If the way to a man’s heart is through his stomach, maybe that’s also the most direct route to hearts and minds.
That’s the philosophy underlying a new restaurant in Pittsburgh. Conflict Kitchen, a takeout-style storefront that serves cuisine from countries with which the United States is in conflict, rotates its identity every four months to educate diners. Begun in May by four artists, its current iteration is “Kubideh Kitchen,” an Iranian restaurant that serves kubideh—spiced ground meat—in freshly baked barbari bread with onion, mint, and basil. The custom-designed food wrappers are covered in interviews with Iranians in both Pittsburgh and Iran on subjects ranging from government to food to poetry. The temporary storefront is covered in a Persian design.
Naturally, eating kubideh won’t give diners an automatic understanding of the complexities of the relationship between Iran and the U.S. Each version of the Conflict Kitchen is accompanied by events, performances, and discussion about culture from The Waffle Shop—Conflict Kitchen’s permanent home next door—which broadcasts a live-streaming talk show with its customers, and functions as a classroom for students from Carnegie Mellon University and a public lab in social projects. So far, in its two months of operation, Kubideh Kitchen has held an international, live-streamed dinner between diners in Pittsburgh and Tehran as well as a live screening of YouTube videos shot in both places with a Skype conversation between Pittsburgh customers and attendees in Tehran.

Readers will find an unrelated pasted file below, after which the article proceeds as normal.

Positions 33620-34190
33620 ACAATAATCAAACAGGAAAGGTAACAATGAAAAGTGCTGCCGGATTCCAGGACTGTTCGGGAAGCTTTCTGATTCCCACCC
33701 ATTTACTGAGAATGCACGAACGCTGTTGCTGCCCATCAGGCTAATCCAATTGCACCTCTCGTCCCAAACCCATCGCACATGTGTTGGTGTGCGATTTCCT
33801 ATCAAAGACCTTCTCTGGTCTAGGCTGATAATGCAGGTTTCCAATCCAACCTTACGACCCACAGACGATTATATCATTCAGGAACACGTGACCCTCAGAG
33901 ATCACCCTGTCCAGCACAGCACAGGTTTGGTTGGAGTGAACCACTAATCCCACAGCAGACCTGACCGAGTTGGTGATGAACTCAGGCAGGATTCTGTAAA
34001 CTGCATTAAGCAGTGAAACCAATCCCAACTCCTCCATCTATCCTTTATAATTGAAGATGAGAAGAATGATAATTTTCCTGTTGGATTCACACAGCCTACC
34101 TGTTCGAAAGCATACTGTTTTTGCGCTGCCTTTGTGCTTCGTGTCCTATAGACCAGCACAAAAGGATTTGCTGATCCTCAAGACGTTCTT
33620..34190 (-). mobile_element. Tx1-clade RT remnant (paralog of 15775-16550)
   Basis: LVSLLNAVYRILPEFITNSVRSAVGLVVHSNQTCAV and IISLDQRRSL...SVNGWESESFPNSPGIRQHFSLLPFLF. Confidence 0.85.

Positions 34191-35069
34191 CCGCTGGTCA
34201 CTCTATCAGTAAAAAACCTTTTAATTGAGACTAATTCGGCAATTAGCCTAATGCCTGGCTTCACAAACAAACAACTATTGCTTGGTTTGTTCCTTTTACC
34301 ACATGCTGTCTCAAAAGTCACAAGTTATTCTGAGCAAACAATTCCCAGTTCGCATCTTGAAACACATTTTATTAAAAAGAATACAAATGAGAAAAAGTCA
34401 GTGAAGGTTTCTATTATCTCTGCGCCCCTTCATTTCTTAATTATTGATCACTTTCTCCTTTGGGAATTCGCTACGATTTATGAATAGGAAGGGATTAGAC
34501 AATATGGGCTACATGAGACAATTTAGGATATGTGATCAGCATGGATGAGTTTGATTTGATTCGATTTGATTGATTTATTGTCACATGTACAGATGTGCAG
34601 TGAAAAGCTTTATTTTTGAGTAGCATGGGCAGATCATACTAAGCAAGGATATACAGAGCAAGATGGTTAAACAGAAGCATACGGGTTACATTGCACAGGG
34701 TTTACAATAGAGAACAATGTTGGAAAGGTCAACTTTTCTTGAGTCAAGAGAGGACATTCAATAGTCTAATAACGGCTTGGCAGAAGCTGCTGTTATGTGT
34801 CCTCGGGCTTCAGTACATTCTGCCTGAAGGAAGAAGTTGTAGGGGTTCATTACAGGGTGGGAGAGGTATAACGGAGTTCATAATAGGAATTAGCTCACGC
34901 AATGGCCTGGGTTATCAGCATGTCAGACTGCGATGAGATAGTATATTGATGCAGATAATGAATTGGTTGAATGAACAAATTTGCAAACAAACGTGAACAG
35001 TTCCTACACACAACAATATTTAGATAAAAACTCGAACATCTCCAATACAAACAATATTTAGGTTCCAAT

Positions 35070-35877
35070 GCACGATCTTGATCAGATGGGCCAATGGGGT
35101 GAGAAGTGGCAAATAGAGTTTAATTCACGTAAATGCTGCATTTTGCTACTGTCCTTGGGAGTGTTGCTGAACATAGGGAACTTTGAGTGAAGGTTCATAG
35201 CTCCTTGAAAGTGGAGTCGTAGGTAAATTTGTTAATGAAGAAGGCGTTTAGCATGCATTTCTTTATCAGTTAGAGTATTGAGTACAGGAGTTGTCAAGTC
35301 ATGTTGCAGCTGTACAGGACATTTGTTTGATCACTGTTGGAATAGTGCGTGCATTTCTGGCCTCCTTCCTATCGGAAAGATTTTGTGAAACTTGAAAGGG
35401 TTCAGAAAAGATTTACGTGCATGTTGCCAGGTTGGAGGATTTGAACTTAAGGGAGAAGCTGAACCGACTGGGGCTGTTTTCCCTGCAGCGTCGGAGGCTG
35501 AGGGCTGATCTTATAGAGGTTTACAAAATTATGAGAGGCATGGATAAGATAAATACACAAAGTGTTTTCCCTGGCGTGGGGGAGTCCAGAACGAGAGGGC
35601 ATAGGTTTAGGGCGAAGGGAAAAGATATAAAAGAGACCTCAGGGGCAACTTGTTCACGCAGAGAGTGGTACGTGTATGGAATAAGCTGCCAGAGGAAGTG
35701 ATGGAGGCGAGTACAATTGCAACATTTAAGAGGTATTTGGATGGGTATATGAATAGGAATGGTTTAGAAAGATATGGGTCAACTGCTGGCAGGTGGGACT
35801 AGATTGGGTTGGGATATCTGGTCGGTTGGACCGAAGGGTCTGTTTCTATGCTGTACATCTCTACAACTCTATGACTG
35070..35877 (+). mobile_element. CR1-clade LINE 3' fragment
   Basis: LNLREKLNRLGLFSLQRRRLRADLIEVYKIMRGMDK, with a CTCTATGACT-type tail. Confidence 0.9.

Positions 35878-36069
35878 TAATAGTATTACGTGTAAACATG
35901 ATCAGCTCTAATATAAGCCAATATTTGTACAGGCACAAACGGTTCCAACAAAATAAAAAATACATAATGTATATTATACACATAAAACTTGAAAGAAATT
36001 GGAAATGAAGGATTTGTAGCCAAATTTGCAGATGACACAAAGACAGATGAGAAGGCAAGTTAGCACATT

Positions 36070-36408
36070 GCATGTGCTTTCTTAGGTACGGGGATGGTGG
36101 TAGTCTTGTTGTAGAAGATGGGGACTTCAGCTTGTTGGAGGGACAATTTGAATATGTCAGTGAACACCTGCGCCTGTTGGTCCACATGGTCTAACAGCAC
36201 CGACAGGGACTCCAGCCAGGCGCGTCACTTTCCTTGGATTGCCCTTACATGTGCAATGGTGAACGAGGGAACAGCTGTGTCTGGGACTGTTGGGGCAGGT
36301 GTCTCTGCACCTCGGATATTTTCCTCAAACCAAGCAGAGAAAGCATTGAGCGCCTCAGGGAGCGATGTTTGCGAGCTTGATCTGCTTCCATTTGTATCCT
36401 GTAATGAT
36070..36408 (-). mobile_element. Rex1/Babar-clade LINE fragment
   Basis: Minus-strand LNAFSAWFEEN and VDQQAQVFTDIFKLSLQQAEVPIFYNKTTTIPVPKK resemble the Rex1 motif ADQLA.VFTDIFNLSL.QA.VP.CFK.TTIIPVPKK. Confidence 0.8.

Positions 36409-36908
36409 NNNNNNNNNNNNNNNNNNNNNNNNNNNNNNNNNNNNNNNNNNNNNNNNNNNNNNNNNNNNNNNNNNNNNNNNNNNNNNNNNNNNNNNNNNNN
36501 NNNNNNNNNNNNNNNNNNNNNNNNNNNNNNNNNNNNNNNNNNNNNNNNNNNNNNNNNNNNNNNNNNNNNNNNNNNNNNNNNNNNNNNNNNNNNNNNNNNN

What’s up next for Conflict Kitchen? In this interview, the project’s founders, John Peña, Jon Rubin, and Dawn Weleski, say that the restaurant could operate for years, and that the likely next candidates will be Afghan cuisine, followed by North Korea, and perhaps Venezuela.
According to its founders, Conflict Kitchen has received invitations from around the globe to open other spots, and regularly gets emails from families who are hosting their own weekly conflict dinners. Which country would get your vote for next up? What other projects could Conflict Kitchen take on to increase understanding?